How to Know When to Sell
The main consideration in deciding when to sell is why you bought the stock. What were your expectations? Do they still apply? If the company continues to follow a winning path, why sell? Hold the stock as long as it continues to perform (and maybe consider accumulating more shares).
You will want to keep an eye on the price earnings ratio. If the share price rises faster than earnings, PE will increase. That can imply the stock is over bought and may be over priced. Then you might want to take profits. Or sell part of your position to cover your costs and hold onto the rest.
If a stock takes a major tumble, you will want to know why. Was it just a major block of stock coming to market? Or was it some bad news implying a change in future profits? Then you should reevaluate. Is it still a good investment worth waiting for?
If a stock fails to perform as expected, how long do you keep it? If down 10 to 15% from what you paid for it, most pros say you should admit you were wrong on this one and sell. Again reevaluate, and make an exception only if you have a good reason.
And what about the stock that just sits there and doesn't move? Why keep it? You might wait for the next earnings report. Or as a long term investor, you can decide to be patient and wait a while. But usually if it's not up after 3 mo, it's best to look for something better.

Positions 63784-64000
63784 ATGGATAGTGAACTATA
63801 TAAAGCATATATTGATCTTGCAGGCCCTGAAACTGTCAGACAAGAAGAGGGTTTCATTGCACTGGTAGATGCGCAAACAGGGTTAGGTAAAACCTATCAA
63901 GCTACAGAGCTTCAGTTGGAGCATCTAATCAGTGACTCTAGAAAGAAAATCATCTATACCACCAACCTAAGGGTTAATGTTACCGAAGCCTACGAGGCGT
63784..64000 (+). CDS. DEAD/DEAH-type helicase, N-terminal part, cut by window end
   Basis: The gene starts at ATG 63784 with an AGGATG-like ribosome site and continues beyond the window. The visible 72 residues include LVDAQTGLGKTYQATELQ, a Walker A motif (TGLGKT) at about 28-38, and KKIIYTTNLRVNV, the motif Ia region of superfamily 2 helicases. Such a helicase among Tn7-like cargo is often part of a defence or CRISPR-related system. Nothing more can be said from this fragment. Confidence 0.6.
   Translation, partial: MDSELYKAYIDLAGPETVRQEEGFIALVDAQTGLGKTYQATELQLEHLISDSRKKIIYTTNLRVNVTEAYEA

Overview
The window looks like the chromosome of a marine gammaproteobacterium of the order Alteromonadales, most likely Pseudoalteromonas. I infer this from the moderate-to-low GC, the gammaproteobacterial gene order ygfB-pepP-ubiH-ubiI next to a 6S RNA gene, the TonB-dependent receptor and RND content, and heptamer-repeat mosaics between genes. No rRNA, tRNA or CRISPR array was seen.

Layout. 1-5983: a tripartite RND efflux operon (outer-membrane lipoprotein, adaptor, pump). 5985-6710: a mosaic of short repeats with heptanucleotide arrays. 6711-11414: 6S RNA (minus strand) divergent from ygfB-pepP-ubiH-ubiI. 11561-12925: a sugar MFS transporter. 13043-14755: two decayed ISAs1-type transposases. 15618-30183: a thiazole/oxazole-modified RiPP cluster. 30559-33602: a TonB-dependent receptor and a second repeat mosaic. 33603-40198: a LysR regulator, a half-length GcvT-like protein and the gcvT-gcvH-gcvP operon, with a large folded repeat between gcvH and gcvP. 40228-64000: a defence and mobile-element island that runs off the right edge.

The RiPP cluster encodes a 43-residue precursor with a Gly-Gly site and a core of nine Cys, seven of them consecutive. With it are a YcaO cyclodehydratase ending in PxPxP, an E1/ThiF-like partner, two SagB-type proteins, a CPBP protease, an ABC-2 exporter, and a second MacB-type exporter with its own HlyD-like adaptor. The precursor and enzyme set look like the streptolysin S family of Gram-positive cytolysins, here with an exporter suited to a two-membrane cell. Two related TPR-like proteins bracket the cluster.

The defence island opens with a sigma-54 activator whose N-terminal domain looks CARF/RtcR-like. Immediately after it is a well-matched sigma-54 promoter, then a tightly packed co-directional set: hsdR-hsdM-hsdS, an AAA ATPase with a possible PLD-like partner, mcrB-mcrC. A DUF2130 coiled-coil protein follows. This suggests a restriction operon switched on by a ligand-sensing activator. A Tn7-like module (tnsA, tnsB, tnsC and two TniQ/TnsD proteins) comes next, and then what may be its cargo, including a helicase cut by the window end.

Many tell you it's a good idea to have a price target in mind when you buy. With some speculative stocks you will want to take profits right away if they do well. Others may be doing well enough to hold onto longer than you planned.
Finally, you will want to consider tax implications. Profits on stocks owned less than one year are taxed as ordinary income. Lower capital gains rates apply only after one year. Can you hold this stock long enough to qualify for long term capital gains rates?
Capital losses can also be considered. Losses can be deducted from capital gains in the current tax year, and up to $3K in additional losses can be deducted from ordinary income. Net losses over $3K can be carried forward to future tax years and deducted each year until all of the loss has been deducted. If you have paper losses, do you want to a take them in the current tax year?
There are no hard and fixed rules. Every stock has a personality. Learn to adapt to each situation.